The £200m (€159m) acquisition is Hospira’s second from Orchid’s Indian portfolio since 2010, when it took over a finished-dose antibiotic facility in Chennai.
Orchid has since been supplying the drugmaker with beta-lactam – the active used in antibiotic products including carbapenems and penicillins– from the recently purchased Aurangabad factory.
Speaking to Outsourcing-pharma.com, Hospira spokesman Dan Rosenberg said the decision to buy the API facility was both a bid to boost presence in India, and a cost cutting measure.
“We’re making this acquisition in part because the API for a significant amount of the beta-lactam products we produce, the penems and penicillins, is made at the facility we’re buying,” he said. “API is a major component of the cost to produce these products, so this transaction will improve the cost position of the penem and penicillin beta lactam products we fill/finish at Hospira India.”
Under the deal, Hospira also took the plant’s associated research and development (R&D) facility.
“Process R&D is an integral part of API development and ensuring cost-competitiveness,” Rosenberg added, saying it would also help support future development of beta-lactam API.
Orchid’s head of corporate communications and investor relations Ch Ram told us no job cuts are expected for the 830-strong workforce being transferred to Hospira as part of the deal.
The firm has seen a host of US Food and Drug Administration (FDA) woes of late, including a 2010 closure Rocky Mount injectables plant – the pumped in millions of dollars to fix the issues.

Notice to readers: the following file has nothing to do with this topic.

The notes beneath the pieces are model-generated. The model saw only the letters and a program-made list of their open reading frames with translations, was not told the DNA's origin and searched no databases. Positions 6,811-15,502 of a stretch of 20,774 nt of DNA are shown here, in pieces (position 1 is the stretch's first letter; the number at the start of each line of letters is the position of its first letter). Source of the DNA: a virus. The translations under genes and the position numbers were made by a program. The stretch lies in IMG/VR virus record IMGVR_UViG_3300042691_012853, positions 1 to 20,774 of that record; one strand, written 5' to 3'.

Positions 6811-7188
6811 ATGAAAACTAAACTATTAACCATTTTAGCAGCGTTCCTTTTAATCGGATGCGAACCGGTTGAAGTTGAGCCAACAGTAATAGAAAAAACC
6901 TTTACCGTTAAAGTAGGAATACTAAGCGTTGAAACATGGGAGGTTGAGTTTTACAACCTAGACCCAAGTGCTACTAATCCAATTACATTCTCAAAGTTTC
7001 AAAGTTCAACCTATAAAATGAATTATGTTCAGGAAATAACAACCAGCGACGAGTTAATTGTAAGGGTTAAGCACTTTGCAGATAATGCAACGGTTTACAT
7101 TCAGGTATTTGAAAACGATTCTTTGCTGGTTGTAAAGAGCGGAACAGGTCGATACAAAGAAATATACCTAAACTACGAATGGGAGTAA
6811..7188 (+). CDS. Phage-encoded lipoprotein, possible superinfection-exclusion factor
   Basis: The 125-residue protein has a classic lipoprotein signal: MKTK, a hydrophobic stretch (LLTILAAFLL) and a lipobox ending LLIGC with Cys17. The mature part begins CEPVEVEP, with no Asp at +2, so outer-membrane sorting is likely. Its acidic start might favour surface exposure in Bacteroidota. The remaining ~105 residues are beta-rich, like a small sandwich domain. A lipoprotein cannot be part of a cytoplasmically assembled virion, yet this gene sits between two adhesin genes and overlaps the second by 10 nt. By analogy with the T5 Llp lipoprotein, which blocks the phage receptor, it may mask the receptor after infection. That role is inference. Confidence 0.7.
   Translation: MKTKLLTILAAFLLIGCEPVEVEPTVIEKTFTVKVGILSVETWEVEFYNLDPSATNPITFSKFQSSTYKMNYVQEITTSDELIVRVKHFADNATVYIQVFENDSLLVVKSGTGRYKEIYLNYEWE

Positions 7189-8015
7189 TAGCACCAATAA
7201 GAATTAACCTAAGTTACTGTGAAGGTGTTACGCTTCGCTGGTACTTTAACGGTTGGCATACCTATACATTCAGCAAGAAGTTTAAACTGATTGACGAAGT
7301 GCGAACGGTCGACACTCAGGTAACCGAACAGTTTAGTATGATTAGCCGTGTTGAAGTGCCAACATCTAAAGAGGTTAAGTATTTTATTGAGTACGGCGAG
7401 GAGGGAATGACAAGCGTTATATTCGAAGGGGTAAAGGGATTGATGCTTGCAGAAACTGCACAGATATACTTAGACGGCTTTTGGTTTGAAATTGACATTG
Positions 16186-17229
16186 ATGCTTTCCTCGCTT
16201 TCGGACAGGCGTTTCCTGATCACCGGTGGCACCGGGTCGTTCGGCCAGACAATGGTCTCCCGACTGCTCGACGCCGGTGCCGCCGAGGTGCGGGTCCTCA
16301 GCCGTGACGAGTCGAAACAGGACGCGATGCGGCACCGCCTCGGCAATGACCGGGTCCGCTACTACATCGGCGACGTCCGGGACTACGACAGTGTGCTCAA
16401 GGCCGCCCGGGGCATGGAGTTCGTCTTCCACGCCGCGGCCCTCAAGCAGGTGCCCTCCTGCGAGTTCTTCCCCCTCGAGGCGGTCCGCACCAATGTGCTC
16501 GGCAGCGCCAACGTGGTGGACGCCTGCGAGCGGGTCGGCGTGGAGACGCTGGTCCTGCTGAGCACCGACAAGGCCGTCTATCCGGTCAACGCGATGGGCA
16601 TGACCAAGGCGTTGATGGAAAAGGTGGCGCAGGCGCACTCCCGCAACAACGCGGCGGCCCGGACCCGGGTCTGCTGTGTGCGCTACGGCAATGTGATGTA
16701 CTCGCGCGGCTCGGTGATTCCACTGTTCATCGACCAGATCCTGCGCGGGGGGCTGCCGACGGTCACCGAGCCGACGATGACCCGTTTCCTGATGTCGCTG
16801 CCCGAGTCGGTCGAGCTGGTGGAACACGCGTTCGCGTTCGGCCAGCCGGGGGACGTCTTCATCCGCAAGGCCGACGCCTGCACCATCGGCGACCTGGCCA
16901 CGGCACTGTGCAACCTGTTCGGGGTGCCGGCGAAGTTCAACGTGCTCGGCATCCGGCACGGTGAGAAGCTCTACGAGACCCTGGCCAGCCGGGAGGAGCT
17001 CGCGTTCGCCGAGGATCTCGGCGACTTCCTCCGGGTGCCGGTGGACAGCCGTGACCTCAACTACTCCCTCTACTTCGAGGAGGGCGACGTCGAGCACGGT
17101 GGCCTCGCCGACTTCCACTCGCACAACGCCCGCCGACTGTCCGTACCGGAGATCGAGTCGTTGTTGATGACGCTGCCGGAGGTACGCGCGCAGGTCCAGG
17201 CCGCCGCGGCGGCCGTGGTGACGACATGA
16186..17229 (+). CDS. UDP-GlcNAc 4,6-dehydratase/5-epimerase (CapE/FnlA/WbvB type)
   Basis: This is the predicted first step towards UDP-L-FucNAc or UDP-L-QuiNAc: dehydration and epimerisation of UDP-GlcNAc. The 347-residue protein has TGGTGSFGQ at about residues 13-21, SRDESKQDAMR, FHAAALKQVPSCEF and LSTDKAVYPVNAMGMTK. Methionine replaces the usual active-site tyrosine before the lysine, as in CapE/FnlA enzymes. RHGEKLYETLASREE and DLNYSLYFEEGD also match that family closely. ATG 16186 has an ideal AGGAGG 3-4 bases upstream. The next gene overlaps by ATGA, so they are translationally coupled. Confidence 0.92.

Last week the company also received a warning over its Costa Rica medical device manufacturing facility, after it failed to take corrective action over faulty products.
When asked if API production – rather than finished dose or devices – could be a move away from its troubled finished dose and device businesses, Rosenburg said Hospira is keeping an “open mind relative to other API opportunities that may arise.”
He added: “While we remain focused on remediation, we continue to look toward the future as we seek to meet the needs of healthcare providers and patients. In addition to this acquisition, last week we announced a project to modernize and expand capabilities at Rocky Mount, and we’re also constructing a facility in Vizag, India, that will add significant capacity to support future growth and provide manufacturing flexibility.”
He said however the Aurangabad takeover was specifically to support its other Indian facility.
In a statement, Bhaktavatsala Rao, MD at Hospira India also said antibiotic production is an increasing focus for Hospira, especially in India.